16/01/2014 12:35 GMT | Updated 18/03/2014 05:59 GMT

Camden Business Are an Example to the UK But They're Under Threat From HS2

I've recently been asked to join a new advisory group which is aimed at helping the Labour Shadow Business and Communities teams to understand the best ways to support our high streets. As part of the group, I'll be working with the former CEO of Wickes and Iceland, Bill Grimsey to look at successful examples of high street rejuvenation and entrepreneurship across the country, and looking at how new ideas like pop-up shops, start-up space and local entrepreneurial networks can be encouraged in high streets around the country.

I've been asked to take part in this group because of my role as Chief Executive of Camden's Business Improvement District (or BID). Camden Town Unlimited was set up by the business community to improve Camden Town as a place to work, live and visit, and it's a privilege to work with some of the most creative and entrepreneurial firms in London. We initiate and deliver projects that help to improve Camden Town as a business location, like our pop up shops network, where we work with local landlords to make sure of empty retail spaces and promote some of the creative talent that is at the heart of Camden. Since they were set up, our pop up shops have hosted everything from graduate fashion brands, art collectives and environmental brands.

We're lucky in Camden, there's no denying that. Our high street, our markets and our shops thrive because of the very special creative atmosphere that is unique to Camden, and has been part of the town's culture for many a decade. Some of the greatest artists of the last 100 years have made their homes in Camden - from Dylan Thomas to Amy Winehouse. It's a thriving, creative, inspiring place, and one where our help as a business improvement district has allowed us to harness this appeal and create opportunities for young businesspeople and entrepreneurs to start up and succeed.

But it's at risk. HS2 Ltd wants to plough through the centre of Camden, taking over the bridges and shutting down businesses for years to create a link with the old high speed railway to Europe. On paper, building this line means road closures, bridge widening, transport disruptions. In practice, it could mean the end of Camden as we know it.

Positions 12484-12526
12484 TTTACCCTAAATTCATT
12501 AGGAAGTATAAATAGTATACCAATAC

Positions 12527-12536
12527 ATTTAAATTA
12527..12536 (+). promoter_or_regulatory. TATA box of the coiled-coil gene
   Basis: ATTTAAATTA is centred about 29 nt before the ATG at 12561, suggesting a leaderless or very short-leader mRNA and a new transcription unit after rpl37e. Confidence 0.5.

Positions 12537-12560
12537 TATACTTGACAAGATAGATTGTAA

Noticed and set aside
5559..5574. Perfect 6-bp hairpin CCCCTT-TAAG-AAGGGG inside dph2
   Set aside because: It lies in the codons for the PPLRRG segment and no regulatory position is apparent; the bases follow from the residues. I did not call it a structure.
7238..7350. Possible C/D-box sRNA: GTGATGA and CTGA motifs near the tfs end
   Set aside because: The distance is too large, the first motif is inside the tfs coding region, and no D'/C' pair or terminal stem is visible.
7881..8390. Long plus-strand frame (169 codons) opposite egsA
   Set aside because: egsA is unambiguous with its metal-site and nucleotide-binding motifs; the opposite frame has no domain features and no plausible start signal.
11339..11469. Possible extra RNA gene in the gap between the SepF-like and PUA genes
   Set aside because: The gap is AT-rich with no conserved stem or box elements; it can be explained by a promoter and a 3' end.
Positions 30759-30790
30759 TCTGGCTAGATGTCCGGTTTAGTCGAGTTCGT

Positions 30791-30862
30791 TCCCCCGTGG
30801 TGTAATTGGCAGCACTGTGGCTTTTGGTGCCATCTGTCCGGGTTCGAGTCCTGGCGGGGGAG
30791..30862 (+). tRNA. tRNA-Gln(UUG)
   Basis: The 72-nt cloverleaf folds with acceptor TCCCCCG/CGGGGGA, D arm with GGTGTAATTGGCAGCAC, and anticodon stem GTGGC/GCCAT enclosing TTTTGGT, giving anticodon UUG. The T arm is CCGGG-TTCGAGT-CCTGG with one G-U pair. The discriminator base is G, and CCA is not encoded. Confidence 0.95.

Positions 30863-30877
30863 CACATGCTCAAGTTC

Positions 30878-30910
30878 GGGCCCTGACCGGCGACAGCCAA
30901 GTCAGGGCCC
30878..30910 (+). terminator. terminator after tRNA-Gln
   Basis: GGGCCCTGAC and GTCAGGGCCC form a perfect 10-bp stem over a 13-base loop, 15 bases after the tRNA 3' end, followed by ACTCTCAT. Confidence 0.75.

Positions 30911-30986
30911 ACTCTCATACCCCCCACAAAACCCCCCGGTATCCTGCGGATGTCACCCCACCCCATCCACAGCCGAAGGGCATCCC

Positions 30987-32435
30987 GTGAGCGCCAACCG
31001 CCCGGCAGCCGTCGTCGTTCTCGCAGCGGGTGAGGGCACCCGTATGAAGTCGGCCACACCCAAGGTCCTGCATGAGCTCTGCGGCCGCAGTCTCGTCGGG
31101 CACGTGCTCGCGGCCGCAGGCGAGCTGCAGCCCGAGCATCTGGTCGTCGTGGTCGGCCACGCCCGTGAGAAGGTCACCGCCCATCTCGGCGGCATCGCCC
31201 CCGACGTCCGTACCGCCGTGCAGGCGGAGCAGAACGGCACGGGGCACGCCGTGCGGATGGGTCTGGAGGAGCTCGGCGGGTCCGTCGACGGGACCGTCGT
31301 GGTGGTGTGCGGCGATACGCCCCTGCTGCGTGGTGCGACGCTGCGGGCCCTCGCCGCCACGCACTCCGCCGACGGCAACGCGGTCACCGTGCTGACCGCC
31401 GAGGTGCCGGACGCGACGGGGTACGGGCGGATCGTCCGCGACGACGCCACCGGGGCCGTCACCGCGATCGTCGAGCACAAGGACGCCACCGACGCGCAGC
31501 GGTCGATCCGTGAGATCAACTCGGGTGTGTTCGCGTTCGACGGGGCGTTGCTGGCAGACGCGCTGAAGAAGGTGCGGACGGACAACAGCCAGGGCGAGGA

It's Camden's unique creativity that makes it so special. It's the vibrant markets, the old punks hanging out by the Electric Ballroom, the young, keen, entrepreneurs manning market stalls and pop-up shops. But shutting down a market stall for a month isn't like closing a Starbucks for a few weeks. These people are small traders who need a reliable income to make their business viable. The noise, disruption and chaos caused by the proposed HS2 link could threaten or even destroy their entire business, and with them the cultural heart of Camden Town.

We're not NIMBYs in Camden. I believe in progress, I believe in creativity - hell, I believe in HS2 - but there is a better way of doing this that will help to save one of the most unique high streets in the country, and preserve a creative, independent, flourishing Camden Town. And it's a pretty simple one. Build the link underground. That's all we ask. After the billions that are being spent on this railway line, a little extra cash (and it's only a tiny fraction of the overall cost) won't make a big difference to the budget but it could make all the difference when it comes to preserving our community. Particularly as the cost of disruption would be four times the cost of doing it right. So I will continue to fight for the businesses in Camden, our creative industries and our cultural heritage by asking the Government and HS2 to listen to us when we say that Camden is precious and it's worth saving.